Lecture: Significant Shifts: The Impacts of Recreation Trends on Forest Management and Community Health
May 8, 2017
Timber, forest health and regulation focused on controlling access used to be the primary focus of managing public lands. But in the last decade, public lands have become highly desirable recreational destinations which has triggered changes in US Forest Service land use, management strategies, policies, review processes and partnerships with surrounding communities. Outdoor recreation on public lands contributes $13 billion to the US national economy and supports 205,000 jobs. The Forest Service is starting to recognize the value of public access and recreation shifting a long history of strict controls to enabling and encouraging recreation access. Seeking greater quality of life, people are relocating to communities with proximity to public lands and a recreation slant. These influxes are changing the relationship between communities and the forest in positive and negative ways that must be anticipated and planned for. Advances in data gathering technology have enhanced our understanding of where people are going, what they are doing, and how they spend their money when residing in or visiting these areas. Trail use has increased exponentially—in some cases from a couple dozen users to tens of thousands of hikers and bikers accessing a single trailhead annually. Mike Gabor, Forest Engineer for the US Forest Service Lake Tahoe Basin Unit, will discuss the social, environmental, economic and aesthetic impacts of recreation trends in public lands that planners and landscape architects are well equipped to address when working with agencies and communities.
Instructor: Mike Gabor, US Forest Service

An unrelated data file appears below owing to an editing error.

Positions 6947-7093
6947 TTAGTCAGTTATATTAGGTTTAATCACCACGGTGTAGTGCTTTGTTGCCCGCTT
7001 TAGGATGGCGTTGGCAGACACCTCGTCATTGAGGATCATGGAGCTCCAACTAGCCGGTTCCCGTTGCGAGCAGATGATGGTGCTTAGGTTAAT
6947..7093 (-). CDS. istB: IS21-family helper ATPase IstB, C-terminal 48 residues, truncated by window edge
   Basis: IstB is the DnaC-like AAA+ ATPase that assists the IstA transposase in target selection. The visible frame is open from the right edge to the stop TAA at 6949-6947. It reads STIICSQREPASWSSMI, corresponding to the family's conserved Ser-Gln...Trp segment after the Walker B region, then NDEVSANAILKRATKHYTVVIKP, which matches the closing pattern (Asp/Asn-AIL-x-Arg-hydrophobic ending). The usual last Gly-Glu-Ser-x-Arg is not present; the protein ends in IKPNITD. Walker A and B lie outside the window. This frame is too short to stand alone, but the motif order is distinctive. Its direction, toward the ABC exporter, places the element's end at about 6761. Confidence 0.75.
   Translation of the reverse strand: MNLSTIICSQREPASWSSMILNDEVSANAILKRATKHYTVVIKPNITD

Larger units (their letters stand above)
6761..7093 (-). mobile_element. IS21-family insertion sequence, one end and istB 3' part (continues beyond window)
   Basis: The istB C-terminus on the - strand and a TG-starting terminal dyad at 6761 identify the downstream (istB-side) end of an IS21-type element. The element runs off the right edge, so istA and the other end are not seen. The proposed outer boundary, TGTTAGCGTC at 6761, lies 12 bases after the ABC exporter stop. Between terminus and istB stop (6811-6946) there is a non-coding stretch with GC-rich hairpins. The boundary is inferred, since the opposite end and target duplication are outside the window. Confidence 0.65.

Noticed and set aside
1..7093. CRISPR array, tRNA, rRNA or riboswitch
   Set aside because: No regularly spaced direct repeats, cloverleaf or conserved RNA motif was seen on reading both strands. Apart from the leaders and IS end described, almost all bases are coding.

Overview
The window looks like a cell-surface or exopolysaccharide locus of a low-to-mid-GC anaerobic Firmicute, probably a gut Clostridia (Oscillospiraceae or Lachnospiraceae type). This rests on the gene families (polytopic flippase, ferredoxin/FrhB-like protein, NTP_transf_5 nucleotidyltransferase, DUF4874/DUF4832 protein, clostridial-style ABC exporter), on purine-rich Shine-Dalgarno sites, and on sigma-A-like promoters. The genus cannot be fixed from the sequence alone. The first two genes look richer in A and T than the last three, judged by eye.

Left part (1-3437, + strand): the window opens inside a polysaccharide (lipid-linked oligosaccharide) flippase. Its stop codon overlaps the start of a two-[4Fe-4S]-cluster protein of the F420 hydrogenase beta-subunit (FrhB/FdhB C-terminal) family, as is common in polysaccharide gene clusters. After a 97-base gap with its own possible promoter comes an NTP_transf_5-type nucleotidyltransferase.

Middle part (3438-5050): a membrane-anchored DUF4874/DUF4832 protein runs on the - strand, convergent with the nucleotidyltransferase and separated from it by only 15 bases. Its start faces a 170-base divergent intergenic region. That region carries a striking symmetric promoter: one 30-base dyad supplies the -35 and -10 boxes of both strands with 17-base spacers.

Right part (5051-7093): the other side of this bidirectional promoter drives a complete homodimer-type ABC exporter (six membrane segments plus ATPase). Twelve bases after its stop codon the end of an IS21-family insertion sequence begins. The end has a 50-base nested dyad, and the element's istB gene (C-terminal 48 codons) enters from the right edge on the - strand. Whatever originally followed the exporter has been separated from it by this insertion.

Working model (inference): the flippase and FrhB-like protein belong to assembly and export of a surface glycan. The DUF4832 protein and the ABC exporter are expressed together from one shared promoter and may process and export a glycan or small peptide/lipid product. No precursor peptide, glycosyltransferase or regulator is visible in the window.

Mike Gabor has served as a Forest Engineer for the US Forest Service Lake Tahoe Basin Management Unit since 2008. During this time, he has delivered over $30 million in projects across the Forest on roads, trails, administrative facilities, fire facilities and recreation facilities such as campground and day-use reconstruction projects at Lake Tahoe with over 6 million visitors per year. A Professional Hydrologist and Civil Engineer, he has received additional education and training in forest plan implementation and has been recognized by national awards program for his work in sustainable recreation and accessibility. Gabor has worked with external partners to develop a world-class trail system at Lake Tahoe. His efforts have changed the conflict between the mountain bike community and the Forest from antagonistic to collaborative. The success of this thriving partnership is creating new jobs and recreation opportunities in the area. In addition, he has worked with external partners such as the Tahoe Transportation District, Placer County, Washoe County, Douglas County and Nevada Department of Transportation and Caltrans to improve Class 1 bike trails and transportation systems that link to Forest Service lands. Prior to joining the Lake Tahoe Basin Unit, Mike worked at the San Bernardino National Forest in California, and as a Civil Engineer at several private firms. He graduated from the University of Wisconsin Platteville with a degree in civil engineering.